Diagram 3. A power analysis of Maori participation in the New Zealand Police Force.5

Diagram 3. A power analysis of Maori participation in the New Zealand Police Force.5

Photo of Maori men being walking with police in the background

Promotion within the force also is based on standards set by pakeha administrators and is decided upon by Pakeha senior officers.

Information concerning Maori representation on p.d. committees elsewhere in New Zealand is given in Table 1. The situation in the Auckland area is clearly not exceptional — 'community' participation in the administration of periodic detention means in practice pakeha-community participation. The Maori people of Otahuhu, Papakura, Christchurch and of the other cities cannot be blamed for this situation. Instead the responsibility is again entirely that of the Department of Justice and, particularly, the Minister of Justice. Institutional white racism, the domination by pakehas of positions of decision-making, could hardly be more plainly demonstrated.

It will no doubt be objected that here, as with the appointment of J.P.'s, the exclusion of Maoris is neither deliberate nor wilfully malevolent. In the present context, this is immaterial. The fact is that the Maori people are effectively excluded, regardless of how that came about.


The question of whether or not the Maori people and those of other ethnic backgrounds want to police the streets, patrol the cell blocks or sit in judgement of others cannot be answered here. They will decide that for themselves. Certainly it would be understandable if they were reluctant to fill these positions until such time as they have had an opportunity to participate equally in the restructuring of the judicial and penal systems of New Zealand. They could only otherwise be Maoris playing a pakeha role in a pakeha system. But it is quite clear that in the short term at least those administering justice must modify staff selection policies to enable Maoris and Polynesians to participate in the present system if they wish to. This will necessarily entail abandoning pakeha-oriented educational, I.Q. and other barriers for Maori and Polynesian applicants and replacing them with whatever requirements the Maori and Polynesian people themselves feel are appropriate. A small step would then have been taken toward that equality which pakehas have for so long deceived themselves that all New Zealanders enjoy.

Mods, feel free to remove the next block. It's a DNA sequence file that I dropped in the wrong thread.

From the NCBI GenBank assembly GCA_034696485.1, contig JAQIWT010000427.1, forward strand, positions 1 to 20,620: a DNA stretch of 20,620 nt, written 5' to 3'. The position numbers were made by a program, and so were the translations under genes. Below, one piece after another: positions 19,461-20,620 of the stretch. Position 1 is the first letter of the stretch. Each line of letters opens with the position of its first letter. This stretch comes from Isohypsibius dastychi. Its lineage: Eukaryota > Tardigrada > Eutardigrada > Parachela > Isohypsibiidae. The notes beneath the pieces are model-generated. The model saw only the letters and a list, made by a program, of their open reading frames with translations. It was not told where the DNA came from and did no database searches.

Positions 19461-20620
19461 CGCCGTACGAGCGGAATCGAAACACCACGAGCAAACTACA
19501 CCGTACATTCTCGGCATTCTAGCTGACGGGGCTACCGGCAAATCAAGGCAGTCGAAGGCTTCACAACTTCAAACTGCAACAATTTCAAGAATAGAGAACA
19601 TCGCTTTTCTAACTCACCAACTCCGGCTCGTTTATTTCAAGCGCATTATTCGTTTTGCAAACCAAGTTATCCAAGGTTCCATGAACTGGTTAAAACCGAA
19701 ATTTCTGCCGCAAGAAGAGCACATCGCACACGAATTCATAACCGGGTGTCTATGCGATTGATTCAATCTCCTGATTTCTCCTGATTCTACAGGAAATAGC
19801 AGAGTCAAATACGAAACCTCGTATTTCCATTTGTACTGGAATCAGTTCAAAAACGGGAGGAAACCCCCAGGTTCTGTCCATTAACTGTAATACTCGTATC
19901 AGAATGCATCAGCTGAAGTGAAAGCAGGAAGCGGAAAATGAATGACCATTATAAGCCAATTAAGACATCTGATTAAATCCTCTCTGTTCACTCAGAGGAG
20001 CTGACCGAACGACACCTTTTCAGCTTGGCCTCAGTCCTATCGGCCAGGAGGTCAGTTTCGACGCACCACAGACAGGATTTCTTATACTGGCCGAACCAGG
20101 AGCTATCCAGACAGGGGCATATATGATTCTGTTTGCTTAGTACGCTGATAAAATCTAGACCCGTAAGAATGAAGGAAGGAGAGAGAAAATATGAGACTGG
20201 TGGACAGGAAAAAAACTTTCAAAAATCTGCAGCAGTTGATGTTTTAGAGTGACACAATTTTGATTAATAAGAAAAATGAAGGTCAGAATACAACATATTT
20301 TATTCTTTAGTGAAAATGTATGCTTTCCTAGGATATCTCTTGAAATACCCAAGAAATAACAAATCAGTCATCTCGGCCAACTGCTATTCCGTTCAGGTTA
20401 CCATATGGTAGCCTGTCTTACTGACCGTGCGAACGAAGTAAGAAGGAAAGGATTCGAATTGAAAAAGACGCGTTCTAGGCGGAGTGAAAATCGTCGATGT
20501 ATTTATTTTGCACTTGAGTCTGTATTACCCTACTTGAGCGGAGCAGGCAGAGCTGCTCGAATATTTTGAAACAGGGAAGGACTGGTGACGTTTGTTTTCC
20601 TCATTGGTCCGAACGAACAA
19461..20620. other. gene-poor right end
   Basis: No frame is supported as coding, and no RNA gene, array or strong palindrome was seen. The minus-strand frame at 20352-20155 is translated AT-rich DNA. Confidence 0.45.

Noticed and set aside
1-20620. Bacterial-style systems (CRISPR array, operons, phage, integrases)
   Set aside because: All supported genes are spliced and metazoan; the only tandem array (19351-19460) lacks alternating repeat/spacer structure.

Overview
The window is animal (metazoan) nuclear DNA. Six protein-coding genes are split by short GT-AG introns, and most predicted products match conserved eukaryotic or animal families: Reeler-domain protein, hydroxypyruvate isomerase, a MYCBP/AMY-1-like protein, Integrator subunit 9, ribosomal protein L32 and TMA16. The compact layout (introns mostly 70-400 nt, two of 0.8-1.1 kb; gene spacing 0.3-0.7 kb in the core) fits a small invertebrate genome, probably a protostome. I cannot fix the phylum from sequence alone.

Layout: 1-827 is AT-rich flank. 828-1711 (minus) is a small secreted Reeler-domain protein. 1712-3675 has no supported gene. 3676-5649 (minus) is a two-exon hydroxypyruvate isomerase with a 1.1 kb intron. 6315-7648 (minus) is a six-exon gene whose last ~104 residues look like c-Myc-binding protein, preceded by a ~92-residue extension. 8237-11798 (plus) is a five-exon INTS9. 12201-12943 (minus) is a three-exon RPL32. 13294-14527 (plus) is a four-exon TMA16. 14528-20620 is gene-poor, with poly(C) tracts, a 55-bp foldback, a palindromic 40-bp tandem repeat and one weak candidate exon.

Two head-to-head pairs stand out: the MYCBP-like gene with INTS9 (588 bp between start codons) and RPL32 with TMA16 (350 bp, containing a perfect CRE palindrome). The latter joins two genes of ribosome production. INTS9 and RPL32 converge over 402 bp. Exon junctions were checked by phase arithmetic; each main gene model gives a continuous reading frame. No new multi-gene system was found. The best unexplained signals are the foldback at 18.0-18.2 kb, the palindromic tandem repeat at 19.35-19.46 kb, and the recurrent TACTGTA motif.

Table 1. The Membership of Periodic Detention Centre Advisory Committees, by race.
Location Maori Pakeha
Auckland 1 7
Otahuhu 0 8
Papakura 0 7
Whangarei 0 8
Hamilton 1 13
Rotorua 1* 8
Gisborne 1 9
New Plymouth 0 9
Hastings/Napier 1* 9
Wanganui 1 5
Palmerston North 1 9
Wellington 0 13
Hutt Valley 0 11
Nelson 1 7
Christchurch 0 13
Dunedin 0 9
Invercargill 0 11

2 M. Schumacher: 'Violent Offending'; Department of Justice Research Series.

3 O.R.W. Sutherland, J. T. Hippolite; A. M. Smith, R.A. Galbreath: 'Justice and Race: A monocultural system in multicultural society'. N.Z. Race Relations Council Conference, Palmerston North, February 1973.

1 All data is based on information obtained from official sources. The figure for Justices of the Peace includes any J.P. on a Maori Roll and any J.P. with a Maori Christian name or surname.

4 Taken from: 'N.Z. Justice Statistics, 1971' (Departmen t of Statistics, 1973).

6 Dr A.M. Finlay, Minister of Justice, Nelson Evening Mail, March 28, 1973.

5 The figures for Maori Sergeants and Constables are based on official estimates.

* Probation Officer (ex officio member)